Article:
Alström Inspiration

Alström Inspiration

Inspirational Stories from those people living with Alström Syndrome

Michelle Hough has made a short film of her interpretation of the beautiful Portia’s Song from Friends and Heroes.

“It  features my wonderful daughter Millie and her story from birth to now. Millie was in intensive care at 5 1/2 weeks with heart failure and the road since has been a very rocky one. Millie has Alström Syndrome, she is registered blind and will continue to battle many severe medical conditions. She has and continues to inspire and amaze, we don’t know the future but we will not waste the present. Millie I adore and love you”

To raise awareness of Alström Syndrome UK please watch the video via the YouTube link and share on Facebook, Twitter and any other social networks you are involved with.

Watch the video on YouTube

Many of you entered the Seeing Ear Poetry Competition and your poems are going to be published in the anthology, well done!

You can see all the winners at the link below:

The poems were written to commemorate the 100 year anniversary of the start of the 1st World War and are published below. Twins Katie and Hannah Beck (pictured here) and Hannah Bromley-Challenor have had theirs published.

Who will?
Who will…March up the hill?
Who will…Fight the men?
Who will…Win the war?
Will you my laddie?
By Hannah Beck, aged 8 years old


Who will?
Who will…March all day?
Who will…Dig trenches all night?
Who will…Wear wet dirty clothes?
Will you my laddie?
By Katie Beck aged 8 years old

The Unidentified
Rain poured harder that night as if it was sad to see innocent brave men die.

They laid in lines of ten, men young and old were at their fatal end.

Telegrams sent to every family with the bodies of the brave.

Some were left.  They were on their own now, in the pouring rain in a foreign field.

All because no-one could see or even remember a glimpse of who they once were.

They lay in holes and bomb shell holes alike, all in foreign mud and drowned in their own blood.

They were far from their true home where their loved ones and friends remembered the soldiers.

But one was given the chance.  To return and show in the glory of the whole of Britain that he and only he will represent the lost men.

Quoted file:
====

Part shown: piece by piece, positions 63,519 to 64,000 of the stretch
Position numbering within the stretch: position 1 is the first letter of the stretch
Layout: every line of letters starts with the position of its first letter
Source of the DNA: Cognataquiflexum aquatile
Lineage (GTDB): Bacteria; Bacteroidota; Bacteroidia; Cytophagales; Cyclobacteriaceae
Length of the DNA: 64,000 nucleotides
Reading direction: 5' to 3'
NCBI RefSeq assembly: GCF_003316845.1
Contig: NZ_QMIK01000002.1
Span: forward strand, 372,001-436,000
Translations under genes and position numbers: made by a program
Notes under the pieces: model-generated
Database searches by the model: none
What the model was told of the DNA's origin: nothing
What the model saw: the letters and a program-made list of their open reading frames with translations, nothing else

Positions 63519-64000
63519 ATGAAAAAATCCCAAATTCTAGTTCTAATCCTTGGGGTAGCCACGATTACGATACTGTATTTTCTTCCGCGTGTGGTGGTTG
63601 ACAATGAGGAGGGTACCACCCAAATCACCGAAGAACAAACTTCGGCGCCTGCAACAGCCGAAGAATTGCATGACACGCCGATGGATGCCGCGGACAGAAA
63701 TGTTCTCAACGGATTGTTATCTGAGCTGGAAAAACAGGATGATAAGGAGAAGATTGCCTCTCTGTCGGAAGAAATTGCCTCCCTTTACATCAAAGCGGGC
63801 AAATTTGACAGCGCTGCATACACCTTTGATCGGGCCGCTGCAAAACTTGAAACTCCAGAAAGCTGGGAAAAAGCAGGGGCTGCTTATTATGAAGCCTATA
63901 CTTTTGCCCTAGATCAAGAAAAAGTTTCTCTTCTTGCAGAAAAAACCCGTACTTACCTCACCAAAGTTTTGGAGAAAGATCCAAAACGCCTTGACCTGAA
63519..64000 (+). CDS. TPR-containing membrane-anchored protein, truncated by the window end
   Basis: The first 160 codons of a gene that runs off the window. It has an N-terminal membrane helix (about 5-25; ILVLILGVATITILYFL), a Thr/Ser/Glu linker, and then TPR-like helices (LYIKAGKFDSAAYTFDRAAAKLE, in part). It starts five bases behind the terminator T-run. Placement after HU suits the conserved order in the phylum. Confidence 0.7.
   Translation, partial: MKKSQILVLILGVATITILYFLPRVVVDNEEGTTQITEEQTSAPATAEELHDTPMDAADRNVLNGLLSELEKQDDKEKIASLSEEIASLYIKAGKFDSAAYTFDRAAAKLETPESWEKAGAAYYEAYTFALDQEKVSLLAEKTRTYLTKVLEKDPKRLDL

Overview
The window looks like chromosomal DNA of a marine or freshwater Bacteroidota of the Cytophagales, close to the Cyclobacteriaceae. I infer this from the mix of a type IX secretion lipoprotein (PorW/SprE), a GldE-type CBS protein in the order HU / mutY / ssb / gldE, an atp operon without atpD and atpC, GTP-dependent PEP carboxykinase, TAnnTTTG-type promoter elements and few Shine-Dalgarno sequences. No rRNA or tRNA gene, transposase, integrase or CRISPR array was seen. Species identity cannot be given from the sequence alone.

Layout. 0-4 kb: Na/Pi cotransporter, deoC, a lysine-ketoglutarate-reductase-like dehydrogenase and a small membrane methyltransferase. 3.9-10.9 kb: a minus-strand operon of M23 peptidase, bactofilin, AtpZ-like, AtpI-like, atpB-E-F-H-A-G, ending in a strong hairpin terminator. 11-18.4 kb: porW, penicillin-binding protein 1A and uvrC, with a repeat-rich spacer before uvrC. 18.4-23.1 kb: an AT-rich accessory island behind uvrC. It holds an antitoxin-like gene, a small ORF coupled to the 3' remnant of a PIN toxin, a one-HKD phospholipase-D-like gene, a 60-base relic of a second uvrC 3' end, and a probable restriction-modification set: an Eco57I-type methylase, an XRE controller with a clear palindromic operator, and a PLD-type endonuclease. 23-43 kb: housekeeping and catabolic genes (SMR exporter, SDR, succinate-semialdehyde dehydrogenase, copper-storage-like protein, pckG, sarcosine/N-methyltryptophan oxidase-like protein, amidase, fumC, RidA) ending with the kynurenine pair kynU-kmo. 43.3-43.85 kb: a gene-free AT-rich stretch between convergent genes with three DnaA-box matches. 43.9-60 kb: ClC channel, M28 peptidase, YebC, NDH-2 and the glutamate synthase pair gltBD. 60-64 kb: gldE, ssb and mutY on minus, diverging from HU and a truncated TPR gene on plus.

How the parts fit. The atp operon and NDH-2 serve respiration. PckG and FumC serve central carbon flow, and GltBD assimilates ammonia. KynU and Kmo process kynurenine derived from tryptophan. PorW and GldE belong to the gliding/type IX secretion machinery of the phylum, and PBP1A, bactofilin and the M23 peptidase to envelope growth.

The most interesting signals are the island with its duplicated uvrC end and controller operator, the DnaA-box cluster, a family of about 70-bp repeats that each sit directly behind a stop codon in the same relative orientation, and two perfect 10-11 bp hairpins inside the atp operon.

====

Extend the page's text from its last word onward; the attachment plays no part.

Ones who died in their duty to England, who never came back.

He is always there.  Now, in the Abbey for his spirit is the one shoulder everyone can cry on.

By Hannah Bromley-Challenor aged 14 years old

ASUK members Curtis and Taylor won the novice goalball league and Liam won the intermediate league. Taylor ended up as leading goal scorer!

This is a great achievement – Well done Lads!!

Liam (centre) has been playing goalball for 4 years and usually he trains 3-4 times a week. Liam gives his thoughts “I absolutely love it and although it’s a great physical workout I can play for hours as my mind is focused on the game and my technique to feel tired.”

Liam enjoys this sport so much he has even tried coaching!

Are you interested in playing goalball? Or becoming a coach or an official?

Goalball UK are launching new clubs around the country. Consequently a number of free ‘have a go’ sessions are being held for potential players, coaches, officials and anyone generally interested in the sport to come along and learn more about it.

You can find more information at

Well done!

Liam has set a new marker for anyone suffering from rare diseases – by becoming the positive role model for disability in the National Diversity Awards!

Liam gained his most prestigious award yet – and, in doing so, introduced a whole new influential audience to the great work being done by Alström Syndrome UK.

Liam was nominated by his Mum Liz Little and she accompanied him to the Midland Hotel in Manchester in late September for the black tie awards ceremony sponsored by The Diversity Group – one-stop shop that delivers a wide range of multi-media services to reassure and encourage people from the most disadvantaged areas to further their careers.

“In all, there were over 8,000 nominations over all the categories and Liam was in the final three for his. We really didn’t think he stood much of a chance. In our typical fashion we got changed in a services toilet! We went in our scruffs and came out all dolled up!

“It was just like an award ceremony you see on TV and afterwards Liam did a bit of networking with a lady who works at an Asian newspaper, we enjoyed a three-course course meal, then it was award time.


“We were over the moon when Liam won, I walked him to the stage where he received his award from Jodie Cundy – paralympic star- then Brian Dowling (host of Big Brother) brought over the microphone for Liam to say a few words.

“Liam thanked Alström Syndrome UK, Living Paintings and The Children’s Society for all their support.

“Ruth Brown (the Voice) then sang a few songs and we got home around 2.30 in the morning,” explained Liz.

Liam had been nominated for the work he does for the three charities- work which includes street collections, training volunteers who want to work with children with disabilities, working with a group of young people with hidden disabilities to gain skills, confidence and Independence and going round the country giving speeches.

Liam Mackin
Liam Mackin (previously known as Liam Midwood) has made a bit of a name for himself at scrabble. In a recent scrabble competition at Shipley Scrabble Club in Yorkshire, Liam competed against people more than twice his age and won 2 of his 4 games. “I was amazed at how well he played,” says Kerry Leeson-Beevers.

Our picture shows Liam winning his second game!

All proceeds of the games were donated to AS UK and this was over £260

Listen to Liam turn traditional nursery rhymes on their heads.

Watch the video on YouTube

Media Reviewed: March 2017
Next Review: March 2019